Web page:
OGLETREE v. MARCUSAnnotate this Case
OGLETREE v. MARCUS
1961 OK 104
361 P.2d 689
Case Number: 38977
Supreme Court of Oklahoma
SYBRUTH OGLETREE, PLAINTIFF IN ERROR,
EARL MARCUS, HERMAN MARCUS AND CARL STEPHENS, D/B/A PEYTON-MARCUS, AND EARL MARCUS, AND INDIVIDUAL, DEFENDANTS IN ERROR.
Appeal from District Court of Oklahoma County; Wm. L. Fogg, Judge.
Syllabus by the Court.
¶0 1. In a slander action where testimony is admitted that the plaintiff had a mother who was blind and was supported by the plaintiff, it is not error for the trial court to grant a new trial when it is satisfied that the admission of such testimony influenced the jury in arriving at its verdict.
2. From an examination of the entire record in the instant case we are of the opinion that the improper and leading questions by counsel for plaintiff on his direct examination of plaintiff's witnesses and his improper cross-examination of the defendants' witnesses did probably result in a miscarriage of justice and were sufficient grounds for awarding a new trial.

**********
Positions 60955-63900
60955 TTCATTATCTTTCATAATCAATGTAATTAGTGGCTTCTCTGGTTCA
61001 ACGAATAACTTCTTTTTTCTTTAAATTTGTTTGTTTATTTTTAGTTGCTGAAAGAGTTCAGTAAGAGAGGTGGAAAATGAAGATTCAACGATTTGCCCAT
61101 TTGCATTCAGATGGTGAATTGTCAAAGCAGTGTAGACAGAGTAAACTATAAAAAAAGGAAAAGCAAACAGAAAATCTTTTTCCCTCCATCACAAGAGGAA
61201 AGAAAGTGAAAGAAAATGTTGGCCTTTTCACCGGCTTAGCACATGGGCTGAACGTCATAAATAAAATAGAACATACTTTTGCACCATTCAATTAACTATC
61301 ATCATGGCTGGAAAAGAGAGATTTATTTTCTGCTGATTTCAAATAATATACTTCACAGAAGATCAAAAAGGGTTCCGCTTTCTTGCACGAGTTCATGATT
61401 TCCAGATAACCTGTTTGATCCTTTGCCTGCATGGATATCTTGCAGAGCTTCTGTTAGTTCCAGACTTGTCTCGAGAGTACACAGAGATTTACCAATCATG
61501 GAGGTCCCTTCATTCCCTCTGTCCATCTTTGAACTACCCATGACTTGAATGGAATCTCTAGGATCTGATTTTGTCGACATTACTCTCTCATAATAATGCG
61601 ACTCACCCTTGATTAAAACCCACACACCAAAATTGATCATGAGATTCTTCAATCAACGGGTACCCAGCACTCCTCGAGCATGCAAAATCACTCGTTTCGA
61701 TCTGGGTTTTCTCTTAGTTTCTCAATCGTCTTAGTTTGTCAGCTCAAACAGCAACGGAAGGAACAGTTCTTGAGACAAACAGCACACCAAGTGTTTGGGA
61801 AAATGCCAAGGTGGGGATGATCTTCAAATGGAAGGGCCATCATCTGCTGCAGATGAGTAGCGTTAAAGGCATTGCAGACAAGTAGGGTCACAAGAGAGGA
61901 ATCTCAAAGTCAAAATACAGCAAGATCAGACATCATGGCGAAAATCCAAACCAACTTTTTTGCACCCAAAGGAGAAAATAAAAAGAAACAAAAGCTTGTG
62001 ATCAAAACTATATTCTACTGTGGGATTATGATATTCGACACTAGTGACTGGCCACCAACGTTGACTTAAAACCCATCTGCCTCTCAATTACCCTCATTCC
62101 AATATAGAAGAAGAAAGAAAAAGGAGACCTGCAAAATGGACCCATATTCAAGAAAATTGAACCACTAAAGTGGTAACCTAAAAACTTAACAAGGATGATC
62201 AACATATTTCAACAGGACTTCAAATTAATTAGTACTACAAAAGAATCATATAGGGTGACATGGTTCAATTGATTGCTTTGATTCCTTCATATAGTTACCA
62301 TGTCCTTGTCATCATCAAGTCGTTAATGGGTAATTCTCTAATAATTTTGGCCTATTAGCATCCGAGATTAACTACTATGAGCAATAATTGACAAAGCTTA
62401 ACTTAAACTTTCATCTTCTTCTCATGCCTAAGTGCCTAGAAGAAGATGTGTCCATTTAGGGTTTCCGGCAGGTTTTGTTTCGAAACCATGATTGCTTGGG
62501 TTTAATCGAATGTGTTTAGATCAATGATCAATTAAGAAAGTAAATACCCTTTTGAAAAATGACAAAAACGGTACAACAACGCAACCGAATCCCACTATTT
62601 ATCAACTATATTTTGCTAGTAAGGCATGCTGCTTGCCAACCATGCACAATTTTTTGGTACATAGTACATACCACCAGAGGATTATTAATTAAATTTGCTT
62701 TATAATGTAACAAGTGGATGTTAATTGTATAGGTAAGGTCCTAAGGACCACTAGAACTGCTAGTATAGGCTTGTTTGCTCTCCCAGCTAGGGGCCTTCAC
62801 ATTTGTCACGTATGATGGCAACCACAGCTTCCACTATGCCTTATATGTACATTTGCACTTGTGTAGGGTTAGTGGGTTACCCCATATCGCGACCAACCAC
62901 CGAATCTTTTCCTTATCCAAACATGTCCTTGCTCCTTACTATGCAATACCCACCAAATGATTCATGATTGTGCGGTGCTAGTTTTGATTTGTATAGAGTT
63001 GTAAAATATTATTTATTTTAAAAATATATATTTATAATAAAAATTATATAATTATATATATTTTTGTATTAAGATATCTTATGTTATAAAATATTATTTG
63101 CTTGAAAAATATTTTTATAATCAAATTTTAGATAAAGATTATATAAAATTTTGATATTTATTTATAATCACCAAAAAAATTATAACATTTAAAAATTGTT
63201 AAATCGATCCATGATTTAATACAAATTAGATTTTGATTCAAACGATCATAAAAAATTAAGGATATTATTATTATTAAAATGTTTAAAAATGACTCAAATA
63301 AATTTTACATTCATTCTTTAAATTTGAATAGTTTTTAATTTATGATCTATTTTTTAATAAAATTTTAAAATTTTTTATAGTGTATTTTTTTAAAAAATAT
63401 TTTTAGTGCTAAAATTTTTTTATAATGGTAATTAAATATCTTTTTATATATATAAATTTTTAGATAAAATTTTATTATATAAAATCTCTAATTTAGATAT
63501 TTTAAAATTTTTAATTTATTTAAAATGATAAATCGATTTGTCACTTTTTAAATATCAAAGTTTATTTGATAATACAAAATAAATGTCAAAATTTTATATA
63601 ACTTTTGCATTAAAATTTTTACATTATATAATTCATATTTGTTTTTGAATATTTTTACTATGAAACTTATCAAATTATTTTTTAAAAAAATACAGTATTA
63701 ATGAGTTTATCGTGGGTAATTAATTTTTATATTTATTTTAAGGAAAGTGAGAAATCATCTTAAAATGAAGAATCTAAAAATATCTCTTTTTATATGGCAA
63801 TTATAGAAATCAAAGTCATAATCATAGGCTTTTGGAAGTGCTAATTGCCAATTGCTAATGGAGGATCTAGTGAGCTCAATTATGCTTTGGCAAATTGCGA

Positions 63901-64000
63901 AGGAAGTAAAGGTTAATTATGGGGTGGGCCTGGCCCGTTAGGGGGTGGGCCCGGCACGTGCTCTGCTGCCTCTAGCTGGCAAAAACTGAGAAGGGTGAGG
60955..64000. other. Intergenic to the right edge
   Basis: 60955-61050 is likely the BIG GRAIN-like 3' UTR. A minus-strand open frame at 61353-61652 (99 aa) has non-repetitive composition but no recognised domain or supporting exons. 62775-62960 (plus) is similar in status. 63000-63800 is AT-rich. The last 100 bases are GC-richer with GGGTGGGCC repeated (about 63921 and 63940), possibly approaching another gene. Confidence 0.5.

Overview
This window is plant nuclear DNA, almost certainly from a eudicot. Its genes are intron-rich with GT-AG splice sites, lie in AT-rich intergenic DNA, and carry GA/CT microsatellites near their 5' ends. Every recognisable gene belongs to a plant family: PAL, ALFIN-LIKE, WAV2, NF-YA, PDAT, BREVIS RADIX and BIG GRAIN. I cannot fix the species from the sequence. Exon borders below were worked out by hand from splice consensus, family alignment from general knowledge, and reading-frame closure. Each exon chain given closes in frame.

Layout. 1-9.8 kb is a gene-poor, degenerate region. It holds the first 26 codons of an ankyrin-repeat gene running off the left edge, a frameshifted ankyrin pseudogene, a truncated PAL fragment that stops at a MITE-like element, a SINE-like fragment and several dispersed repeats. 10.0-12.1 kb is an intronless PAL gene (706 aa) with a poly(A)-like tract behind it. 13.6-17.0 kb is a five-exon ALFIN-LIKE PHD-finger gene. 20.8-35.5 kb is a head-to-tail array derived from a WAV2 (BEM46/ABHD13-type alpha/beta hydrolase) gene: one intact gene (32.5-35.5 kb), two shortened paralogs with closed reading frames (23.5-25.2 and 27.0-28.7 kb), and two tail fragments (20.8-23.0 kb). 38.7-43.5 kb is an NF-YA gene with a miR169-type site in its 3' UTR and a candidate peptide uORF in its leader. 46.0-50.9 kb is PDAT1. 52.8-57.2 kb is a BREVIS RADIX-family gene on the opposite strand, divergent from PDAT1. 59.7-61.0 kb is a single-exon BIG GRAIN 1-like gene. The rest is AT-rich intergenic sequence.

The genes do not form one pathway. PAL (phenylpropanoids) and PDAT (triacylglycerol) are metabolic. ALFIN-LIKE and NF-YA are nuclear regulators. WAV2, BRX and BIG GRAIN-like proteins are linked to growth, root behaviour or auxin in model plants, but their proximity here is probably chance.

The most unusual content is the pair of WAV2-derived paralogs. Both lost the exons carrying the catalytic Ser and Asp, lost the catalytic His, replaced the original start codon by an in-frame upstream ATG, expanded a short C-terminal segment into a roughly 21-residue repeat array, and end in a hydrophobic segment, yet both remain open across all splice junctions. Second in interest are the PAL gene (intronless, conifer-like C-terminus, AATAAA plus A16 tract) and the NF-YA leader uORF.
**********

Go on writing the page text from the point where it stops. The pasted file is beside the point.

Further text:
3. This Court will not reverse the ruling of the trial court granting a new trial unless it can be seen beyond all reasonable doubt that the trial court has manifestly and materially erred with respect to some pure, simple, and unmixed question of law, and that except for such error the ruling of the trial court would not have been so made.
Action to recover damages for slander by Sybruth Ogletree, as plaintiff, against Earl Marcus, Herman Marcus and Carl Stephens, d/b/a Peyton-Marcus, and Earl Marcus, an individual. Verdict for the plaintiff and defendants filed a motion for a new trial, which was granted, and plaintiff has appealed. Affirmed.
Cargill, Cargill & Chiaf, by John Chiaf, Oklahoma City, for plaintiff in error.
Lytle, Johnston & Soule, Oklahoma City, for defendants in error.
¶1 This was a slander action by Sybruth Ogletree against the defendants. She was an employee of the defendants and claims she was slandered by the defendant, Earl Marcus. The case was tried to a jury and a verdict was rendered for the plaintiff for $4,727 on her first cause of action and for $10,382 on her second. Defendants filed a motion for new trial which was granted on the following grounds: